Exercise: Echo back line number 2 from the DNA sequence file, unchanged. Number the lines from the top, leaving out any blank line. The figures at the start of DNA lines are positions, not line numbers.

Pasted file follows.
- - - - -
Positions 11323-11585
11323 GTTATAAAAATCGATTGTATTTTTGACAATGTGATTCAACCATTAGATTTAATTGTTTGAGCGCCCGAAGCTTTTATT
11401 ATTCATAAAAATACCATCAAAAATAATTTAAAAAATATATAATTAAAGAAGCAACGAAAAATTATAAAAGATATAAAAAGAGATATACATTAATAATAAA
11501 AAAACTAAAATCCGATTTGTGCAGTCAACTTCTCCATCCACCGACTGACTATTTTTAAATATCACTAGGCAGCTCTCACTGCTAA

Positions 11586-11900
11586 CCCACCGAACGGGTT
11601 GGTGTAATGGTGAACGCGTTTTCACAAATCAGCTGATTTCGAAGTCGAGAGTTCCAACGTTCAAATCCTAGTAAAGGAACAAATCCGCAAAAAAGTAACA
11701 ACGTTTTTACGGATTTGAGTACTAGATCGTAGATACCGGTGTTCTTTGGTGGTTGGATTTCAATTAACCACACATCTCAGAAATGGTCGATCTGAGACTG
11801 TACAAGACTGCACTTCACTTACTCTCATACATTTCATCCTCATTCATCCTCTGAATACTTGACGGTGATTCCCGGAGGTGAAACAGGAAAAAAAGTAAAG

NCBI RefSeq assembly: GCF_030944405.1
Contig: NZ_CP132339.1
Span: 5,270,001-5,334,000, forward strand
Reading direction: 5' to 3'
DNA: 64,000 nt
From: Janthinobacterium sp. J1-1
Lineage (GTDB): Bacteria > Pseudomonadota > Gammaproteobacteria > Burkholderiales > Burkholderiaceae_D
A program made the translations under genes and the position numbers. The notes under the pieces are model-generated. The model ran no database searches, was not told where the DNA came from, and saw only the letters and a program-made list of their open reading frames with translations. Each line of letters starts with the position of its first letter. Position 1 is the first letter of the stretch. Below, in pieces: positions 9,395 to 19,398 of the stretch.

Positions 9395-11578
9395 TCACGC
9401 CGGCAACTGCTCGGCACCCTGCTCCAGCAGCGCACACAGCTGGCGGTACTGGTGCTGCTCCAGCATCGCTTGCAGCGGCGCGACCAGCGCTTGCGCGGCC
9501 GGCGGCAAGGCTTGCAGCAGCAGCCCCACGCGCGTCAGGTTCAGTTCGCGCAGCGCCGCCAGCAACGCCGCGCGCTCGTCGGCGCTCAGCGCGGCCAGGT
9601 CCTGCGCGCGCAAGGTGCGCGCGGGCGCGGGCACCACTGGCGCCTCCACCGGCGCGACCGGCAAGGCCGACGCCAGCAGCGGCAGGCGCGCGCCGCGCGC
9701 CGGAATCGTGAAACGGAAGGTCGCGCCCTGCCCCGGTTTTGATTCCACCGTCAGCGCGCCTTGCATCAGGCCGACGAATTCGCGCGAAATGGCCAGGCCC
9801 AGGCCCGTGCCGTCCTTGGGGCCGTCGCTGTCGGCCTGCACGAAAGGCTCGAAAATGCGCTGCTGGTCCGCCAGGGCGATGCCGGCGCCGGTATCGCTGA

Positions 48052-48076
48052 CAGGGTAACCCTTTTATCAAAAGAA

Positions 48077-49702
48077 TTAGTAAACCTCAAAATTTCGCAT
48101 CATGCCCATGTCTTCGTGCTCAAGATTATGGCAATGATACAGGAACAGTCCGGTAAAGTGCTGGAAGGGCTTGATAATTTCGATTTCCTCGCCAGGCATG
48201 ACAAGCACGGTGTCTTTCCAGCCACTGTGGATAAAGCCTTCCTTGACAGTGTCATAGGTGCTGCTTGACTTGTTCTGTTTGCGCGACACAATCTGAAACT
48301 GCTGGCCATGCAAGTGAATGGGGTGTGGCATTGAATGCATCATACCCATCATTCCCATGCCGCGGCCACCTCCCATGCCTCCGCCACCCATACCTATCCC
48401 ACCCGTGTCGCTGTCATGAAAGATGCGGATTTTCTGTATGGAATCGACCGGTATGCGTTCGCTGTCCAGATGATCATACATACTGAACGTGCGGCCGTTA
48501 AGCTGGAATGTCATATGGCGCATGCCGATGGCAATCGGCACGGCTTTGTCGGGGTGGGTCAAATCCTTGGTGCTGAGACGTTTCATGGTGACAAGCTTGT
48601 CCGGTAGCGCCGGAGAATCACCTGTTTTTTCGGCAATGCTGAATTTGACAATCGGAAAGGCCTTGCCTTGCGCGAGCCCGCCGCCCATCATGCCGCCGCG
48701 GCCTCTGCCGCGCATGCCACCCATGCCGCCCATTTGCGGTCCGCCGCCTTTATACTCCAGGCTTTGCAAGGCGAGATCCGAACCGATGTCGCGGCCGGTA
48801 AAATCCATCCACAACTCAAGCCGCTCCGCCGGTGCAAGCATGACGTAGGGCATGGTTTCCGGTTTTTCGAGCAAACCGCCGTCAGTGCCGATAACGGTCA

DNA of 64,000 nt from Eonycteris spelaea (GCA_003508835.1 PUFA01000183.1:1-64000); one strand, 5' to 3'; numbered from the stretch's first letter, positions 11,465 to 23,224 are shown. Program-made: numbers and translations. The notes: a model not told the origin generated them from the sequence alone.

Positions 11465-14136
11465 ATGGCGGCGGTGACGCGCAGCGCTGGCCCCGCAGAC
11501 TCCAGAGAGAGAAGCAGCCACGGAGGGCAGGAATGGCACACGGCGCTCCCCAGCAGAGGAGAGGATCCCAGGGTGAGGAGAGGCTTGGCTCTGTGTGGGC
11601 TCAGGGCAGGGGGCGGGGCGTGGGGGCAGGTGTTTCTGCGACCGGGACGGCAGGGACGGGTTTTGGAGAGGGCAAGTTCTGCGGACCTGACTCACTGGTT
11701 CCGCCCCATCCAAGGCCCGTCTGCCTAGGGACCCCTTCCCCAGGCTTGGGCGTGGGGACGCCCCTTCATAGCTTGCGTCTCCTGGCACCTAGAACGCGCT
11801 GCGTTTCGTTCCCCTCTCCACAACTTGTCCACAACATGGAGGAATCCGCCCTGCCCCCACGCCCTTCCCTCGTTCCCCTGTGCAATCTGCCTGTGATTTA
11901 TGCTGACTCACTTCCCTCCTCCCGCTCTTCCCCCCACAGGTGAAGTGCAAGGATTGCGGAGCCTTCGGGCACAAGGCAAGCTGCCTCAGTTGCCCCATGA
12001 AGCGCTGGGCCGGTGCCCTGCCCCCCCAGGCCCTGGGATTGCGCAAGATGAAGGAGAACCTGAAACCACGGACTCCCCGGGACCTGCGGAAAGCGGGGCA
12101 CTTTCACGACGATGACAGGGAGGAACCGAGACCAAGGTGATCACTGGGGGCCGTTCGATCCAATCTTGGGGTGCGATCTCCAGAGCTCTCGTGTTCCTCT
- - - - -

11323 GTTATAAAAATCGATTGTATTTTTGACAATGTGATTCAACCATTAGATTTAATTGTTTGAGCGCCCGAAGCTTTTATT